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WHO seeks to clarify widely criticized statement on asymptomatic spread

The World Health Organization (WHO) on Tuesday sought to clarify a controversial statement that asymptomatic spread of coronavirus is "very rare," saying instead that much is unknown and some models find that it is not actually rare.

Maria Van Kerkhove, the WHO technical lead for coronavirus, said in a Tuesday Facebook Live video to clarify her earlier statement that there had been "misunderstandings."

Van Kerkhove noted Tuesday that asymptomatic people can in fact spread the virus, though she said it is not known how common that is. "We do know that some people who are asymptomatic or some people who don't have symptoms can transmit the virus on," she said.

She said she was relying on "two or three studies" as well as unpublished reports from some countries to the WHO for her statement, and indicated that "very rare" is perhaps not the best phrase to use.

"In that I used the phrase 'very rare,' and I think that's misunderstanding to state that asymptomatic transmission globally is very rare," she said. "What I was referring to is a subset of studies."

She said that some models show that as much as 40 percent of transmission of the virus could be from asymptomatic people, which would be far from very rare, though those are just estimates from modeling.

"Some estimates of around 40 percent of transmission may be due to asymptomatic, but those are from models, and so I didn't include that in my answer yesterday but wanted to make sure that I covered that here," she said.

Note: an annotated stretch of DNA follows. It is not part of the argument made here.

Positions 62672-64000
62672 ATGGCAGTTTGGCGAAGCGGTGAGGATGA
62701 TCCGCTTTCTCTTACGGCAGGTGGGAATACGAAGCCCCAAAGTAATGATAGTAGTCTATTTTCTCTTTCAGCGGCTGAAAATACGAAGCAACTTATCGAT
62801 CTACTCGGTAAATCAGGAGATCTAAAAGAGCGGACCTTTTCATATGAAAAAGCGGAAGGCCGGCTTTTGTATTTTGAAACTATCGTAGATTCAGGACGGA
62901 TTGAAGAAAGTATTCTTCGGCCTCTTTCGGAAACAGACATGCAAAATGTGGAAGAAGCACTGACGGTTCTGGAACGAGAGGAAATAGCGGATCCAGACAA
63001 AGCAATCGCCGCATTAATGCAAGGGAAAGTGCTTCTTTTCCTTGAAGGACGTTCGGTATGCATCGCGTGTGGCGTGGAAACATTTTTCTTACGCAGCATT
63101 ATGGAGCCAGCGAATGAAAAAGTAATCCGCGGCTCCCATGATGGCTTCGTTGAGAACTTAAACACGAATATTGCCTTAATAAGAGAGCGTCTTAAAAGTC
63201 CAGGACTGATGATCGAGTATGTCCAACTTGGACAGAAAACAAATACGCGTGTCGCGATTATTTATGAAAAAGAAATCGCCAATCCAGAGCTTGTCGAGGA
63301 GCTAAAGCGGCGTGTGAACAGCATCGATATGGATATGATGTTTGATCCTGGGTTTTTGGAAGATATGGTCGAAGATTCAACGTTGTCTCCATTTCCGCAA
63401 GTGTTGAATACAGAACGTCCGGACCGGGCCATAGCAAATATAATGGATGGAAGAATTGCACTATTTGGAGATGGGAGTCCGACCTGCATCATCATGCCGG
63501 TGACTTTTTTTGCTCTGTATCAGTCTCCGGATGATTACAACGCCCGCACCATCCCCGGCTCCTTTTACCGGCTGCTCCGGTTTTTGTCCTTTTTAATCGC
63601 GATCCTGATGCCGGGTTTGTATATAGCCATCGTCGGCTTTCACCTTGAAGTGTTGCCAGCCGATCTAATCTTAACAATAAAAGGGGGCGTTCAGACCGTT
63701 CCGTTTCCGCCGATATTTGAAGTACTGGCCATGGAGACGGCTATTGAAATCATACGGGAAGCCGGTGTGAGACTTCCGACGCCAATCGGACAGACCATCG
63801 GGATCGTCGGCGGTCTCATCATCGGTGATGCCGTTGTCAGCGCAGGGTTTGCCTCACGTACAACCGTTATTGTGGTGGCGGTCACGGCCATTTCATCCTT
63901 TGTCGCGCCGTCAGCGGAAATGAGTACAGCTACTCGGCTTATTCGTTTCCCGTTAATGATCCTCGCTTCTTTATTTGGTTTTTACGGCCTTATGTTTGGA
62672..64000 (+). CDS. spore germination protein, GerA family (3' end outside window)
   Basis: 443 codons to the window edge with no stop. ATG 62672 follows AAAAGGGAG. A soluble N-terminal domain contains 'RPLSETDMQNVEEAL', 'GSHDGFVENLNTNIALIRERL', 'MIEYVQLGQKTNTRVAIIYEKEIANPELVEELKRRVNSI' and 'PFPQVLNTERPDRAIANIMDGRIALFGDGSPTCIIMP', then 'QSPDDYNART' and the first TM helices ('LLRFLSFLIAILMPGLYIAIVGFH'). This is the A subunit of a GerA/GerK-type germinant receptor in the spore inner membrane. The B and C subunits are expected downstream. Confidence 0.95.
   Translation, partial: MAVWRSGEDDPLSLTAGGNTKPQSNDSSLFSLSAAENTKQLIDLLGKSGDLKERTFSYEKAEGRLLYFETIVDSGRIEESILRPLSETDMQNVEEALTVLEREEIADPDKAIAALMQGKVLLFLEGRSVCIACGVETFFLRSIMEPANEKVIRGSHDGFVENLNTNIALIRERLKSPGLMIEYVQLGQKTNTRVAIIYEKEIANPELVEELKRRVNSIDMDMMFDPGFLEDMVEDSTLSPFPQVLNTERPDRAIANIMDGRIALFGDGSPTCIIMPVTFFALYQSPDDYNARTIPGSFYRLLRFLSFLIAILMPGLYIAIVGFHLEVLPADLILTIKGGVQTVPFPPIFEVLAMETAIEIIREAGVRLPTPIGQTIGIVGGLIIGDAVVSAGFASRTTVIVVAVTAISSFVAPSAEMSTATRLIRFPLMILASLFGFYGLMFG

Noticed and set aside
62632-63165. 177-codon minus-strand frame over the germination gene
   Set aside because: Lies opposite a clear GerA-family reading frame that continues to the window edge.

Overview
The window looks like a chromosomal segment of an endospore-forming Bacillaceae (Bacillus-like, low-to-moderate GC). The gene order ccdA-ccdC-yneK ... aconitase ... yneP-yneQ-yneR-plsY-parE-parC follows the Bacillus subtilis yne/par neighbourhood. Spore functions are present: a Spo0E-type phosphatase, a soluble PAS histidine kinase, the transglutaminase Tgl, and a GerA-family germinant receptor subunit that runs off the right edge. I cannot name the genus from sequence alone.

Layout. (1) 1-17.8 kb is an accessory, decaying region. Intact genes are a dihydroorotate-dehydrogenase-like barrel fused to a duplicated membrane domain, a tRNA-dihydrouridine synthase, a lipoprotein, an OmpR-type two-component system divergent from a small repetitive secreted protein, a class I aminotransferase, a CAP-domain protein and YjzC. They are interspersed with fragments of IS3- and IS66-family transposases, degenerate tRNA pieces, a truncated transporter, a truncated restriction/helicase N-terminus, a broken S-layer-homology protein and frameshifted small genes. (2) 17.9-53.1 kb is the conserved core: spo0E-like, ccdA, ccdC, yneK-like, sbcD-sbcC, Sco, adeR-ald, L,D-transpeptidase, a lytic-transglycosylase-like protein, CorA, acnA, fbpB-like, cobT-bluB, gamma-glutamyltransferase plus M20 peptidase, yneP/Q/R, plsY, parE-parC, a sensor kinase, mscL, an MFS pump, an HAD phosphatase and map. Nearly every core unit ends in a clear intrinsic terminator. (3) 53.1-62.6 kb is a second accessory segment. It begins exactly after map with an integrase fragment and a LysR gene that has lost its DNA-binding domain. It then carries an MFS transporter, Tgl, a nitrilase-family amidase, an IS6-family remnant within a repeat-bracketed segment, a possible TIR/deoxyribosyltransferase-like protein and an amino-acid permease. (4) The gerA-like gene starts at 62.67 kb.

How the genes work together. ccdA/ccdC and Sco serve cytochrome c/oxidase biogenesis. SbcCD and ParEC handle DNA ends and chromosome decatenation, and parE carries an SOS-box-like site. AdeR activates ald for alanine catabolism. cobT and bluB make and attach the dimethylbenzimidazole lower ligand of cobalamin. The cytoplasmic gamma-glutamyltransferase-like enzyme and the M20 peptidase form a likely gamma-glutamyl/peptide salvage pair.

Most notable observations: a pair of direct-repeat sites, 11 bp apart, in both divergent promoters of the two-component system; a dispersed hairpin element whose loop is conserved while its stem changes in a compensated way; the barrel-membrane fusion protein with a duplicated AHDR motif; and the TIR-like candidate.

Van Kerkhove's answer on Monday had provoked a flurry of criticism and worry from public health experts on Twitter who worried that the WHO was giving the public the wrong impression. Experts said that people should not assume that if they do not have symptoms they cannot transmit the virus.

Another distinction Van Kerkhove made in clarifying Tuesday is that she was referring to truly asymptomatic people, and not people who are presymptomatic, meaning they do not have symptoms at the moment but will later.

Presymptomatic people and those with mild illness that someone might not even notice can transmit the virus, meaning that someone should not assume the absence of symptoms means they are not infectious.

"People who are not showing symptoms can still spread the disease; it's just that they're likely pre-symptomatic rather than truly asymptomatic," tweeted Jeremy Konyndyk, senior policy fellow at the Center for Global Development. "Keep wearing those masks. Keep distancing."

Other experts were frustrated at what they called botched communication from the WHO.

"This is such a mistake that I’m not sure how or if WHO pronouncements can be covered now," tweeted Andy Slavitt, a former top health official in the Obama administration.